When a company is being dissolved and the winding-up process is initiated, the value of the company’s assets is first realised.
It is to be understood that winding up and dissolution of the company are two different terms. While winding-up is the process of liquidation, dissolution is the end of the liquidation process. Depending on the type of winding-up, the legal recourse is available either under the Companies Act or the Insolvency and Bankruptcy Code, 2016.
It is important to note that during the winding-up process, the company is still a legal entity, and can enter into contracts or be sued under the provision of the Indian laws. When a company is dissolved, the entity ceases to exist and has no legal identity. The company’s name will be removed from the books of the RoC (Registrar of Companies).
Winding up is one of the methods by which dissolution of a company is brought about.
Dissolution is the end result of winding up.
The legal entity of the company continues to exist at the commencement of the winding up process.
Dissolution brings an end to the legal entity of the company. After dissolution, the company ceases to exist.
A company may be allowed to continue its business during the period of winding up as long as it is necessary for beneficial winding up of the company.
The company ceases to exist on its dissolution and can no longer continue its business activities.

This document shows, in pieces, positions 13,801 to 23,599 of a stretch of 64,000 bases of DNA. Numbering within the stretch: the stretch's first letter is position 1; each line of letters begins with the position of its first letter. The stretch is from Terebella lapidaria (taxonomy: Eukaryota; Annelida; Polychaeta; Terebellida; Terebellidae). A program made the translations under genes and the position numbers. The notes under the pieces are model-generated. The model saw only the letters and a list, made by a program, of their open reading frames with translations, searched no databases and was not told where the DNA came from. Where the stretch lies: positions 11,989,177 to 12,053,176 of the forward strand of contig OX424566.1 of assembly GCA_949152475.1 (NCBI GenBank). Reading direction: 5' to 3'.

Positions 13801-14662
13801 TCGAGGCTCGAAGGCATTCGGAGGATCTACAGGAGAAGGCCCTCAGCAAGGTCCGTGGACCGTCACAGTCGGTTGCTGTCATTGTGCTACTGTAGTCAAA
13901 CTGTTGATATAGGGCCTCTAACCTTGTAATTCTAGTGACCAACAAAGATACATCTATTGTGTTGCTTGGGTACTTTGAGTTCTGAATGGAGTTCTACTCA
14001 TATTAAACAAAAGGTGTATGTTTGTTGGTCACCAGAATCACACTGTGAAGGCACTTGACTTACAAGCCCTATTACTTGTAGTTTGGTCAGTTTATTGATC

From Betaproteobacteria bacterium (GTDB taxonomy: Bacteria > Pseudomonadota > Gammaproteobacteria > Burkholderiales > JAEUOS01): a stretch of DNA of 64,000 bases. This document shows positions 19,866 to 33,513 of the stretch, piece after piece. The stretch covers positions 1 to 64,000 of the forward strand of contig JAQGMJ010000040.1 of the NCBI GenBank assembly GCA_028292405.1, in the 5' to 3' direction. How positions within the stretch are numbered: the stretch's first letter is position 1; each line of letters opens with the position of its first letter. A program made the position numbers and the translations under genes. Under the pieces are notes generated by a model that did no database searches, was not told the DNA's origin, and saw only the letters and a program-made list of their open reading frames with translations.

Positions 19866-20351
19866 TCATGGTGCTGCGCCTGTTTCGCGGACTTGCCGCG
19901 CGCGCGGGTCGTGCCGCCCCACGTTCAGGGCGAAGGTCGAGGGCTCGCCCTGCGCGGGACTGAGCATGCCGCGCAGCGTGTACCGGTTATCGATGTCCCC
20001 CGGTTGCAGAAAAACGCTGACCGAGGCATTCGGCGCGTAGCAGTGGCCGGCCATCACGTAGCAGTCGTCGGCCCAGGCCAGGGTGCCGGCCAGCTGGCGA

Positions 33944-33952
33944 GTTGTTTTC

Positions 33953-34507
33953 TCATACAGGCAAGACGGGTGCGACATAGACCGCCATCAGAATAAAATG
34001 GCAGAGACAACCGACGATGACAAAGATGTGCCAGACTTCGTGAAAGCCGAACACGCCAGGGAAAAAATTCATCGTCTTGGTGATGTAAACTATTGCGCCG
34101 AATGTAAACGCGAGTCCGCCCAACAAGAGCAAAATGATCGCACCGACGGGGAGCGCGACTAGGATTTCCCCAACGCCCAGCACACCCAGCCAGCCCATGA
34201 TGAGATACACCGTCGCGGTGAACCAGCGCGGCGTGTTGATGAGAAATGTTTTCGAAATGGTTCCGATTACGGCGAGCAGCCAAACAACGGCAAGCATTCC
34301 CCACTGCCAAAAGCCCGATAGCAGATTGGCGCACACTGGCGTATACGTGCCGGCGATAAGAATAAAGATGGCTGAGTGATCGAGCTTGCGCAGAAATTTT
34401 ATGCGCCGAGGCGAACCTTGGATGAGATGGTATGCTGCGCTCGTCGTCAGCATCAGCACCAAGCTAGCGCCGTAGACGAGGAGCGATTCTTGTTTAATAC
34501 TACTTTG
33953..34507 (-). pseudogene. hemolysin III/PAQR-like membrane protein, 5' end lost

The Insolvency & Bankruptcy Code of 2016 brought out a comprehensive mechanism for insolvency proceedings of companies, LLCs, LLPs and partnership firms. While other modes of liquidation are covered under the Code, the primary aim of the Code was to initiate a resolution process in an event that a company is not able to pay its debts.
After the introduction, the Code of 2016, ‘winding-up’ can either mean winding up under the Companies Act, 2013 (compulsory winding up by the tribunal on the basis of five grounds) or can mean liquidation under the 2016 Insolvency & Bankruptcy Code.
Before the Insolvency and Bankruptcy, Code 2016 was introduced, voluntary winding up was governed under the 1956 Companies Act since the provision in the 2013 Act was never notified (by the Official Gazette).
After the IB Code was introduced, the provisions under the two Acts were completely omitted through a government notification in 2016 and 2017.
Under the provision of the Code, a company cannot be wound-up merely on its inability to pay its creditors, which is counteract to the provisions of the earlier company laws.
Also, the code omitted the section for voluntary winding up under the Act. A new set of regulations called the Insolvency and Bankruptcy (Voluntary Liquidation Process) Regulations was introduced in 2017, which is to be read with Section 59 of the IB Code. Voluntary winding up can only be initiated by a company, which has no outstanding debts or has not been a financial defaulter.
Compulsory winding-up, where a company may be liquated by the NCLT has been described in Section 271 of the 2013 Act (as amended). Under the section, the company can be wound-up though a petition to the National Company Law Tribunal.
Such a petition can be filed on the following grounds:
Here are the various steps for the liquidation of a corporate entity under the provision of the Insolvency and Bankruptcy Code.
The liquidator/resolution professional will have to give the court a complete account of how the finances of the company were handled. After favourable inspection, the court will pronounce the company as dissolved. Even after dissolution, the name of the company cannot be registered by another for a period of two years.